On November 28, 2017, Dr. Rivet examined Monroe again. (Id. ¶ 26.) Dr. Rivet "planned to perform close surveillance of the wound and then proceed with definitive surgery for the remaining dural AVF only after Monroe's healing had maximized." (Id.)
On November 29, 2017, Dr. Rivet discharged Monroe from VCU. (Id. ¶ 28.) Monroe "transferred to a correctional facility with a medical unit as he required daily wound care and IV antibiotics." (Id.) Dr. Rivet provided written instructions for Monroe's "daily wound care" and Dr. Rivet "requested weekly labs be drawn at the facility and faxed to [him]." (Id.) Dr. Rivet scheduled Monroe for a follow-up appointment in early December of 2017. (Id.)
Dr. Rivet "monitored [Monroe's] progress over the next several months and performed wound care." (Id. ¶ 30.) Between December 6, 2017, and January 2, 2018, Dr. Rivet personally examined Monroe three times in the clinic. (Id.) Dr. Rivet also "requested that a plastic surgeon examine [Monroe] on multiple occasions . . . and provide his expert opinion on the recommended timing and plan of care." (Id.) Monroe's scalp wound continued to show signs of improvement on each visit. (Id.) Around this time, Monroe's IV antibiotics were discontinued because he showed no signs of lingering infection. (Id.)
On January 26, 2018, Monroe was treated at VCU for "some drainage from his scalp wound" and was given oral antibiotics. (Id. ¶ 31.) On February 14, 2018, Dr. Rivet met with Monroe in the clinic. (Id. ¶ 32.) Monroe said he was "feeling much better and was anxious to proceed with surgery to treat the remaining dural AVF." (Id.) Dr. Rivet discussed the upcoming surgery with Monroe "in detail and advised him of the potential risks." (Id.) Monroe "indicated he wanted to proceed and signed a consent form." (Id.) Dr. Rivet consulted with Dr. Le, and Dr. Le "recommended additional time for wound healing prior to surgery." (Id.) Dr. Le "planned to see [Monroe] on an ongoing basis and then advise [Dr. Rivet] when he felt the wound had sufficiently healed to allow for further surgery." (Id.)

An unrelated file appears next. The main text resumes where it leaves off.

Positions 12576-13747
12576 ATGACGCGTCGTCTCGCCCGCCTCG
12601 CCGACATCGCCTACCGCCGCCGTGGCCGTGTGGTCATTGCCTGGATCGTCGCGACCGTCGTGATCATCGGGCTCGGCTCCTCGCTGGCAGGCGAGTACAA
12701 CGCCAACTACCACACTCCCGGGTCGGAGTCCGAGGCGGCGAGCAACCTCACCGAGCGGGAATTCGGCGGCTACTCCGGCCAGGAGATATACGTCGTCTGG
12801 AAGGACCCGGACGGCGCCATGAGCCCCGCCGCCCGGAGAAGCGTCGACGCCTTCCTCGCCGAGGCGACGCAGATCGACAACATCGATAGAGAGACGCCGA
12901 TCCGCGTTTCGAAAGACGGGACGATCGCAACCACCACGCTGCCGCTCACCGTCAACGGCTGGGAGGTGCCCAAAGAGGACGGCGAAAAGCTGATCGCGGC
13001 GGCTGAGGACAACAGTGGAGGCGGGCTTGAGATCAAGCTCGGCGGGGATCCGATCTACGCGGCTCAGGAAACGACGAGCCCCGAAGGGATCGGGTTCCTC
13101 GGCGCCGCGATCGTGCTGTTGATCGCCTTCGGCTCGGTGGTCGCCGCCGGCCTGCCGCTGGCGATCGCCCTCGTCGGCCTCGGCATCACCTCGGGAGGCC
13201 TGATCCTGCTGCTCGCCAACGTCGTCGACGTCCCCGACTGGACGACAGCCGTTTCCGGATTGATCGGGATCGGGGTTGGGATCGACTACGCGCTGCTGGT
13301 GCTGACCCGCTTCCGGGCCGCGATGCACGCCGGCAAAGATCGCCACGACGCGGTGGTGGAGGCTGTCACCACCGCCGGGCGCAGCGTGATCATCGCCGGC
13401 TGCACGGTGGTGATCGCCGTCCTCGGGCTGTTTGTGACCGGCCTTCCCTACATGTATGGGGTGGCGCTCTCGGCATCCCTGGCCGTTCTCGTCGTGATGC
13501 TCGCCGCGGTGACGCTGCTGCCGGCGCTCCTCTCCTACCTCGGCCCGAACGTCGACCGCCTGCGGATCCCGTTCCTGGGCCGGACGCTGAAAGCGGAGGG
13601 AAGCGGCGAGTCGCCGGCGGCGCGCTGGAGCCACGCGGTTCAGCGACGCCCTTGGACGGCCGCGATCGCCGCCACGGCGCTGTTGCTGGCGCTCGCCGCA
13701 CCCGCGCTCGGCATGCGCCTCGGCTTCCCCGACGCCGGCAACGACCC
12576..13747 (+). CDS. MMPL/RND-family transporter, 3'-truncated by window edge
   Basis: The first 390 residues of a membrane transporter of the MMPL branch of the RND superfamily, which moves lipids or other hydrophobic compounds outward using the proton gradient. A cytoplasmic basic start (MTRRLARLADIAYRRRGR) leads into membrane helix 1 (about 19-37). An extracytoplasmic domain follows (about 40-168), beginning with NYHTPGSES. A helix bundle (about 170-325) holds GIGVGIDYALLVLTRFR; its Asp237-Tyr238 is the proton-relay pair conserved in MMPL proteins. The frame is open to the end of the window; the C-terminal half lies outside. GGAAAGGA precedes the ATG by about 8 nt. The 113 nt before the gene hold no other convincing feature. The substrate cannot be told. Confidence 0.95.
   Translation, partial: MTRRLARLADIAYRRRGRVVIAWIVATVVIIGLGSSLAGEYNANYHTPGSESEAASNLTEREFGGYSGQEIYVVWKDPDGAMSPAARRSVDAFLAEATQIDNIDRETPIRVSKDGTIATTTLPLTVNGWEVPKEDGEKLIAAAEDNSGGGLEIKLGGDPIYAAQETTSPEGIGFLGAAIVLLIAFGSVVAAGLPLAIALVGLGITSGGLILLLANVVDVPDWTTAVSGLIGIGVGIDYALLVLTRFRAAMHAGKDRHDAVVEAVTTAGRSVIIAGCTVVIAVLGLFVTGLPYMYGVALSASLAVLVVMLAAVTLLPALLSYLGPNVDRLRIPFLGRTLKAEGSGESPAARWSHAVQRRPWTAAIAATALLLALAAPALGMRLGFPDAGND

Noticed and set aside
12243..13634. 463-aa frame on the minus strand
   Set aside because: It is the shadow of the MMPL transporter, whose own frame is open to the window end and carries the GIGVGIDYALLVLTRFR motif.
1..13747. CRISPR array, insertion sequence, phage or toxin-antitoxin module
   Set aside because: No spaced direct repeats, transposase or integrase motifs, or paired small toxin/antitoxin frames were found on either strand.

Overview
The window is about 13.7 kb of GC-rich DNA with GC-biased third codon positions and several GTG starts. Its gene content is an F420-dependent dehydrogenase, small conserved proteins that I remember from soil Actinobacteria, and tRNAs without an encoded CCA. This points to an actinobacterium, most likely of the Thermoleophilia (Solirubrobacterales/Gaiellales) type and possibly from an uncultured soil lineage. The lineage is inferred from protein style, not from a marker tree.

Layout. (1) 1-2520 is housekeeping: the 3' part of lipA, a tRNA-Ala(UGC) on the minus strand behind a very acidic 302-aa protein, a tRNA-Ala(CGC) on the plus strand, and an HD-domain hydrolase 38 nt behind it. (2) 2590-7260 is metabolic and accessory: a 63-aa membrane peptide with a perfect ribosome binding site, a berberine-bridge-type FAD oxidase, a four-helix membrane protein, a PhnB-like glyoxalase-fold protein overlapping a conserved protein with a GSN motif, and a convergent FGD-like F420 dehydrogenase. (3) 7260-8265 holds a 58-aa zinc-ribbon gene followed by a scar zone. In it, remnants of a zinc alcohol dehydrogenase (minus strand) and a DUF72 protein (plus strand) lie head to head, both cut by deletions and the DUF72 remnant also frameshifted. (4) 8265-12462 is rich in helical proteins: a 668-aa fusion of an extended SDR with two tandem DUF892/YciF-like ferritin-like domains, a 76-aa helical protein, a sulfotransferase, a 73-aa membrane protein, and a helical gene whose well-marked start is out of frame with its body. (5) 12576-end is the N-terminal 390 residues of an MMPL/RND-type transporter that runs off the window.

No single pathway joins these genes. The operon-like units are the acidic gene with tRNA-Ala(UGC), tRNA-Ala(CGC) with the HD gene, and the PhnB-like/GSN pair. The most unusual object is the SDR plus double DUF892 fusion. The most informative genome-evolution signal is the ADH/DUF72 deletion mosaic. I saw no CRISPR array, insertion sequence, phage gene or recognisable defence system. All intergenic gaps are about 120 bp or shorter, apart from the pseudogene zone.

On April 17, 2018, Dr. Rivet met with Monroe. (Id. ¶ 33.) Monroe's "wound healing had progressed significantly." (Id.) Dr. Rivet "spent approximately 25 minutes counseling" Monroe about his upcoming surgery, "which would include a biparietal craniotomy and obliteration of the remaining dural AVF." (Id.) Dr. Rivet discussed with Monroe the "goals of care, the anatomy and a typical recovery." (Id.) Dr. Rivet "drew a diagram" for Monroe and described his planned "approach and technique." (Id.) Dr. Rivet disclosed to Monroe "the risks of the open resection which included bleeding, stroke, seizures, blood transfusion, weakness, coma and even death." (Id.) Monroe "indicated he understood the risks associated with his lesion, the possibility he might experience difficult wound healing and that he might ultimately require skin grafting." (Id.)
On May 11, 2018, Dr. Rivet met with Monroe. (Id. ¶ 34.) Once again, Dr. Monroe discussed the procedure with Monroe in detail, "including the potential risks and complications and expected hospital course." (Id.) Monroe was given "an opportunity to ask questions." (Id.) Dr. Rivet "noted 'update 5/11/18' on the consent form [Monroe] had previously signed." (Id.)
Later that day, Dr. Rivet "performed an intraoperative angiogram, parietal craniotomy and obliteration of dural AVF." (Id. ¶ 35.) Dr. Rivet "arranged for Dr. Le to be available for wound closure assistance if needed in light of the complexity of Monroe's case." (Id.) Dr. Le joined Dr. Rivet "in the operating room and evaluated the wound status with" Dr. Rivet. (Id.) As a result of the surgery, Dr. Rivet "was able to successfully obliterate the remaining dural AVF." (Id.) Dr. Rivet "performed a diagnostic angiogram at the conclusion of the case to insure there was no remaining fistulous connection." (Id.) Monroe "did not require any skin grafting or a flap procedure." (Id.) Monroe "tolerated the procedure well and was transferred to the neurosurgical intensive care unit for close monitoring postoperatively." (Id.) Monroe stayed in the hospital for two nights following the surgery and then was "discharged in stable condition." (Id.)
On May 22, 2018, Dr. Rivet saw Monroe for a postoperative visit. (Id. ¶ 36.) Monroe "was doing well with no apparent complications." (Id.) Monroe's "incision was well-healed" and Dr. Rivet "removed his staples." (Id.) Dr. Rivet advised Monroe "of signs to watch for and planned to continue intermittent surveillance." (Id.) Dr. Rivet planned to see Monroe in one year to "perform another angiogram . . . to confirm obliteration of the fistula." (Id.)